'Don't Let Dogs Harass Wildlife'
The Colorado Division of Wildlife sent this notice out a couple weeks ago and I wanted to to share it with everyone. This happens in every state and people not only need to be aware, but they need to know that if they do see dogs harassing wildlife that they need to report it. I have seen this happen a couple of times growing up and I indeed called Fish & Game. If you do see it happening, do something about it. Don't let our wildlife be harassed!
Colorado Division of Wildlife offices are receiving reports of dogs chasing wildlife, especially deer, and the DOW reminds pet owners that it's their responsibility to keep their pets under control.
This is the time of year when deer are weak, gathered in small groups and are easy targets for dogs, explained Renzo DelPiccolo, area wildlife manager in Montrose.
"Dogs chase wildlife at all times of year, but winter is the worst time," DelPiccolo said. "Deer are at their most vulnerable because they are in survival mode. If they get chased it uses up their energy and they might not survive the winter."
During winter, big game animals can lose 30 percent or more of their body weight.
Many female big game animals are pregnant at this time of year, so they especially need to conserve energy.
Dogs will also chase elk and bighorn sheep; but deer are the most common target.
Many dog owners don't believe that their pets chase wildlife. But when some dogs see large animals they may act on their genetic instincts and give chase.
In mid-January in the Ridgway area, two deer died after being chased by dogs. One deer was killed by the dogs; the other had to be euthanized. The dog owner was ticketed and paid a fine of $276. Fines, however, can total more than $1,000 depending on the circumstances.
The incident was reported by neighbors who observed the attacks.
"Dog attacks on deer are absolutely brutal," DelPiccolo said. "Dogs tend to hamstring deer by biting at the animal's legs. But many times they also like to bite and grab hold of the face."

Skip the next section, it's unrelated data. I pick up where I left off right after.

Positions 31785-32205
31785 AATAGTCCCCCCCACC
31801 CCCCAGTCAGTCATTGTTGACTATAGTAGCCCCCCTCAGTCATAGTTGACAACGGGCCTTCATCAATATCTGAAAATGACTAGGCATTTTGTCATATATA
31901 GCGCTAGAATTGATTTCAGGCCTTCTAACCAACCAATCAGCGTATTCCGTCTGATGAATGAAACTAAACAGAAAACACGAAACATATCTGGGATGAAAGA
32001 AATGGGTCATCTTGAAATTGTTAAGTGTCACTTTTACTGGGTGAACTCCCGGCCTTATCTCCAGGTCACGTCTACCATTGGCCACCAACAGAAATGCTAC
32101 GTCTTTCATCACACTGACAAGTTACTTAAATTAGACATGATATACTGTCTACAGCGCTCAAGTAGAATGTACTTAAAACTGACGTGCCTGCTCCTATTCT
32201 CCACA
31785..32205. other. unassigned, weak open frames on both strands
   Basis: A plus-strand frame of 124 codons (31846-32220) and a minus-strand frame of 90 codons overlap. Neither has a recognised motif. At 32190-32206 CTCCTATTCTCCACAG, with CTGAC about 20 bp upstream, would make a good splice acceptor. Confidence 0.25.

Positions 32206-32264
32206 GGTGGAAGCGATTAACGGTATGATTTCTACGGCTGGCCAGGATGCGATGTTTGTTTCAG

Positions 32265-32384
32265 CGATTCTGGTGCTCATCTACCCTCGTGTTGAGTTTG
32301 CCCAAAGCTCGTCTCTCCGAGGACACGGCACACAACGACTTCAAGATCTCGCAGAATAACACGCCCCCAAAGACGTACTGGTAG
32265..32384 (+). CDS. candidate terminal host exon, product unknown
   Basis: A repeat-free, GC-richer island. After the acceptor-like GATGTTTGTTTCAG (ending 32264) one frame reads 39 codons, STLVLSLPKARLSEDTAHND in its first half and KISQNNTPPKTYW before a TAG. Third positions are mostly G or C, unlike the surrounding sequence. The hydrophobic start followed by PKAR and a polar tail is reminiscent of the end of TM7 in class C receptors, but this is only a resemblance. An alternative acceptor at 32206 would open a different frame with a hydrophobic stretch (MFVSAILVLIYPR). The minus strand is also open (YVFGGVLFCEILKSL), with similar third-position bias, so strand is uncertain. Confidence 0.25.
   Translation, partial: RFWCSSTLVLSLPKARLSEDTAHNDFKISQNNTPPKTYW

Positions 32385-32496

Dogs should remain secured when owners aren't present. If left off-leash in a yard, dogs can get out, chase wildlife and be back on the porch by the time the owner gets home from work.
Dogs observed chasing or harassing wildlife can be shot by law enforcement officers. A landowner can shoot a dog that is harassing livestock. Most cities and counties in Colorado also have leash laws that require keeping pets secure.
Pets allowed to run at large also are at risk from vehicles and predators. If you care about your pets, it's in their best interest to keep them secured, DelPiccolo said.
People are also reminded that feeding big game is illegal. Feeding concentrates animals in groups, making them easier targets for dogs and predators. When animals are in close contact diseases can be spread quickly among the animals. If you see someone feeding big game, call the DOW.
While dogs chase large animals, cats also cause problems because they kill birds. Cat owners should limit the amount of time their cats spend outdoors. Using a bell collar can sometimes help to warn birds that danger is approaching.